Health class 101: make sure to drink eight glasses of water a day. What, if, you decided to not drink water at all though? What if you stopped drinking it for an entire year? It sounds downright impossible and unimaginable, and something no health professional would ever suggest doing. Well it’s not only possible but […]
It turns out that working hard to get ahead may actually be the last thing you want to do if you are concerned about your health. According to research from NYU Langone Health, working more than 40 hours a week could be bad for your health. Long hours contribute to minor, chronic conditions that build up over time until they become potentially serious medical problems. A shorter work week, however, is connected with several benefits.
Unless you have been living under a rock for the last few years, you have heard that stress is bad for you. Longer work weeks typically correlate with increased stress. Part of this is likely due to the fact that most people work longer hours during stressful times or because there is a great deal of work to be done at the office. That said, long hours also contribute to stress as you have less time to handle housework or run necessary errands. You also have less time for the relaxation that is necessary to counter inevitable daily stressors.
Sleep and exercise are the closest things to panaceas that exist in the world. Long hours can begin to interfere with both, but it is especially likely to hurt the amount of sleep you get at night. Longer hours tend to increase your stress which decreases your ability to get a good night’s rest. Also, many people postpone going to sleep when they work longer hours because they want to feel like they get more time to do things they enjoy. This lack of sleep, however, begins to affect their performance at work which requires them to work longer hours. This in turn cuts into their sleep more which worsens their performance thus forming a vicious cycle.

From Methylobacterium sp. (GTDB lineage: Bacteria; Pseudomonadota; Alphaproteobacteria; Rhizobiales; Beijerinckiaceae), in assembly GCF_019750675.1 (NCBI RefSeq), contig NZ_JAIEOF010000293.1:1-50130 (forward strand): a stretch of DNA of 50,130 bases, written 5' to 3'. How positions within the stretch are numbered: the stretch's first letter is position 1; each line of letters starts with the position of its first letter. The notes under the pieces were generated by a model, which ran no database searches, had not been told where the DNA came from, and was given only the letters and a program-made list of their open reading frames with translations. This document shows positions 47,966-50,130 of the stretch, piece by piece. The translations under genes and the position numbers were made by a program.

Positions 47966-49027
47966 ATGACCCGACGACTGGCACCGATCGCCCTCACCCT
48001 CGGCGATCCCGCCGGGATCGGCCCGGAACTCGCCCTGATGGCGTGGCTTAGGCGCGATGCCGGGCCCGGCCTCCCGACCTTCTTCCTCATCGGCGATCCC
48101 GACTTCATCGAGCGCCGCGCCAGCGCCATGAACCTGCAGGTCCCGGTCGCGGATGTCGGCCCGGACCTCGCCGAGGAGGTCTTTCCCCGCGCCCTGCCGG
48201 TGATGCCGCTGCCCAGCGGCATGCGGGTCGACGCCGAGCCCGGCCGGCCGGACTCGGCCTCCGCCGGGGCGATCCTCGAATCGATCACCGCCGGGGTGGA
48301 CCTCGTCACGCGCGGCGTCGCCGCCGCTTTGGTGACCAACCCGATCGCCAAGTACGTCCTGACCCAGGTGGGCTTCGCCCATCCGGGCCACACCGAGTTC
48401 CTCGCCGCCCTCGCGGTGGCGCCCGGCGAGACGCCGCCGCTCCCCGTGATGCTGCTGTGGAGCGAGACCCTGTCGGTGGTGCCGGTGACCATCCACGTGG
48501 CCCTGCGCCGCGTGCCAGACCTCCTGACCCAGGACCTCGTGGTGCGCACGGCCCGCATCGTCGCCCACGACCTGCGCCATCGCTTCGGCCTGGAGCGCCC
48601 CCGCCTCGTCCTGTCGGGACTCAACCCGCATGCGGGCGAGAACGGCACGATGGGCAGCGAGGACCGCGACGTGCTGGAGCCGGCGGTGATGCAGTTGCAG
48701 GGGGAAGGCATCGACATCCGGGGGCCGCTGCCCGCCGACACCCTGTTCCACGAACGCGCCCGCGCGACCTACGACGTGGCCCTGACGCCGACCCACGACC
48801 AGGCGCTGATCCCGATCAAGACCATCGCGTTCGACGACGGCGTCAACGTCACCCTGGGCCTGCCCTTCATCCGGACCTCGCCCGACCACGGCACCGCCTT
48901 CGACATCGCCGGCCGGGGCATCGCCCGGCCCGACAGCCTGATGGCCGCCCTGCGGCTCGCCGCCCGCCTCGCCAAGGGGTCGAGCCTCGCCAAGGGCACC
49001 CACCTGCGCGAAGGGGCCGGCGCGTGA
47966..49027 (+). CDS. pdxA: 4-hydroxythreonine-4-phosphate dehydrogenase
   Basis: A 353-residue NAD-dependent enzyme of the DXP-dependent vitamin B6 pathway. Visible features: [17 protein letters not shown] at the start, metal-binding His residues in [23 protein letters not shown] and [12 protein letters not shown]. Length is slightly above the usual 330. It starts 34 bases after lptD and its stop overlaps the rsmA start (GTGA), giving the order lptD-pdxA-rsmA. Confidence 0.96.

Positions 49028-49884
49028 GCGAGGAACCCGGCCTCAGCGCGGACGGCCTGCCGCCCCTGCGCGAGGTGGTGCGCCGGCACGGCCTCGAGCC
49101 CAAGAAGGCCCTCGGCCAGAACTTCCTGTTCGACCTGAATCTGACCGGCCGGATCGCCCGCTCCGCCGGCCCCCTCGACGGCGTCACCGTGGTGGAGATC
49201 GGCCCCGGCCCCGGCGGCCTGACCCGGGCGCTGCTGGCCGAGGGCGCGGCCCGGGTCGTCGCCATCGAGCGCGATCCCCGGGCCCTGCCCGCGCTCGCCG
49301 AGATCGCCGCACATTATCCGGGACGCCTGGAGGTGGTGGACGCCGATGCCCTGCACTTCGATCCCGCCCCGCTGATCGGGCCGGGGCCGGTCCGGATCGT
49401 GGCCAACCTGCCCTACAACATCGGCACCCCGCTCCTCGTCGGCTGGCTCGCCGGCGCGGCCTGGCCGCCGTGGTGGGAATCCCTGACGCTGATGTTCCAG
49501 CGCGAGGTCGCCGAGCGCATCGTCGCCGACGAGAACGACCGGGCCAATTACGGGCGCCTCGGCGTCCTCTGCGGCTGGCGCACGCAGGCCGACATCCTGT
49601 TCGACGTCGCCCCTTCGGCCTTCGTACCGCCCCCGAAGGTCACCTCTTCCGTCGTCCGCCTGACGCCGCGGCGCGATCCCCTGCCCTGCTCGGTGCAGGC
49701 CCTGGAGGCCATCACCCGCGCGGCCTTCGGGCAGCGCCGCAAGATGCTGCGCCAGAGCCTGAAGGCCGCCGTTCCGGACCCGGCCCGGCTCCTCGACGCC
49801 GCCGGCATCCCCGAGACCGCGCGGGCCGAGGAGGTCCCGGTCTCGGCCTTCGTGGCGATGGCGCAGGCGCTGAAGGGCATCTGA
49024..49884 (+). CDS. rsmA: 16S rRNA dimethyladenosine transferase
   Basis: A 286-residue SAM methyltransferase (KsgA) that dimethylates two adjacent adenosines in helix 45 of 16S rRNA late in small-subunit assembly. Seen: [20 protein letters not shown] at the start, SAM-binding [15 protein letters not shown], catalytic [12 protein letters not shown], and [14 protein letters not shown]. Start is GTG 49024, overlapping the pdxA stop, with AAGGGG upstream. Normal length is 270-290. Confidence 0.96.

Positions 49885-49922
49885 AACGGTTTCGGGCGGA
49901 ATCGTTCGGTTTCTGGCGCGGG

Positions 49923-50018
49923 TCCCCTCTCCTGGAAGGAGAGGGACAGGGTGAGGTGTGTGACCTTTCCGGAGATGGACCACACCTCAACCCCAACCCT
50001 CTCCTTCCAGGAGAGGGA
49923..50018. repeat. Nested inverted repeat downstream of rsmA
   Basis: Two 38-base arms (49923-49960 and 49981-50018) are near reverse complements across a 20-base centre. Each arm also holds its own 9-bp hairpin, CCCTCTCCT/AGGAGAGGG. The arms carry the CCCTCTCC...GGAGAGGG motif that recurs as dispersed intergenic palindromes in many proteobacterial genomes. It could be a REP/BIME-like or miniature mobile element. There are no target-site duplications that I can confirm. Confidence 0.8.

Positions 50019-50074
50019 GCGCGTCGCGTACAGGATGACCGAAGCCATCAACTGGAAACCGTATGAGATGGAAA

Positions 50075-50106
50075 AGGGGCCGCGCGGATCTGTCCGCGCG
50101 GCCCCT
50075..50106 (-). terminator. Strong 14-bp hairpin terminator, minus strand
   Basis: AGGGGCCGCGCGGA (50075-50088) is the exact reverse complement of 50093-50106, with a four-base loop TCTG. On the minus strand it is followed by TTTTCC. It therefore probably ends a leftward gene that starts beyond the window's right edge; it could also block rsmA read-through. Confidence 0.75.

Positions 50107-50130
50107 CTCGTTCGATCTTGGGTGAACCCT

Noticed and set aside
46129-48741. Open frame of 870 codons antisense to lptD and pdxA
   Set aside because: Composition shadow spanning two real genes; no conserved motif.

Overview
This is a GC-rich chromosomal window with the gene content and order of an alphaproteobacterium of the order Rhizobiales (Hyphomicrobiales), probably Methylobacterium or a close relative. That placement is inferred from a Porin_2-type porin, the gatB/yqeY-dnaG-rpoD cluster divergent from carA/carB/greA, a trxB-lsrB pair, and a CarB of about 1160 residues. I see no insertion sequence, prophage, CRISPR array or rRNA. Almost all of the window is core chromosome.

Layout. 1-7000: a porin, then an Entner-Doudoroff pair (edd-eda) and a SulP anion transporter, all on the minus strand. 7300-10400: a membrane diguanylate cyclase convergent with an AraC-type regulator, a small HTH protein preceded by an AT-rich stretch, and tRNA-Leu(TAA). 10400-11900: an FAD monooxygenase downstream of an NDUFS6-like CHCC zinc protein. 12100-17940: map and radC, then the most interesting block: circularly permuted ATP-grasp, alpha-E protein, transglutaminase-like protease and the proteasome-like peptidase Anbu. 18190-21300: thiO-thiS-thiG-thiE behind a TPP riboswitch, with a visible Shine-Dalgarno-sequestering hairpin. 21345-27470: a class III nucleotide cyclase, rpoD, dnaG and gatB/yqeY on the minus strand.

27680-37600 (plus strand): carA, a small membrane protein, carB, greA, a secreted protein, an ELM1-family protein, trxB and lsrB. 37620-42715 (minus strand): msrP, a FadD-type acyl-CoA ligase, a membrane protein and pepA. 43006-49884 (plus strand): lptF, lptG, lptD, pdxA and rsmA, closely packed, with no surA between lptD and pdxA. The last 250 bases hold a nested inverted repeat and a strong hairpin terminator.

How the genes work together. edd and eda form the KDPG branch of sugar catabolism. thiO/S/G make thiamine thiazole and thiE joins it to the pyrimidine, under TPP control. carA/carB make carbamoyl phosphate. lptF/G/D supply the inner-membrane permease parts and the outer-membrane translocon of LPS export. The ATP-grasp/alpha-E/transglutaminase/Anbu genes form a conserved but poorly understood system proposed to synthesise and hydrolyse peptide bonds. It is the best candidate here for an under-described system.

Long hours at work are not good for your body. Your body is built for walking long miles hunting antelope and gathering food not sitting in a chair staring at a computer screen. Long hours can cause eye strain from staring at screens, back and gluteal problems from sitting all day, cardiovascular issues, increased risk of blood clots and neck problems among other things. Shorter hours reduce those risks as well as make it more likely that you will eat healthy and exercise instead of going straight from work to bed or munching on snacks from the vending machine.
Shorter hours allow you to spend more time doing what makes your soul happy. If you have more time to yourself, you can explore creative outlets, focus on spiritual growth and spend more time with your loved ones than if you spend all day trapped in your office.
Working long hours is necessary sometimes, but try to avoid making it a habit. Your mind, body and soul will thank you, and that is worth more than a few extra dollars in your wallet.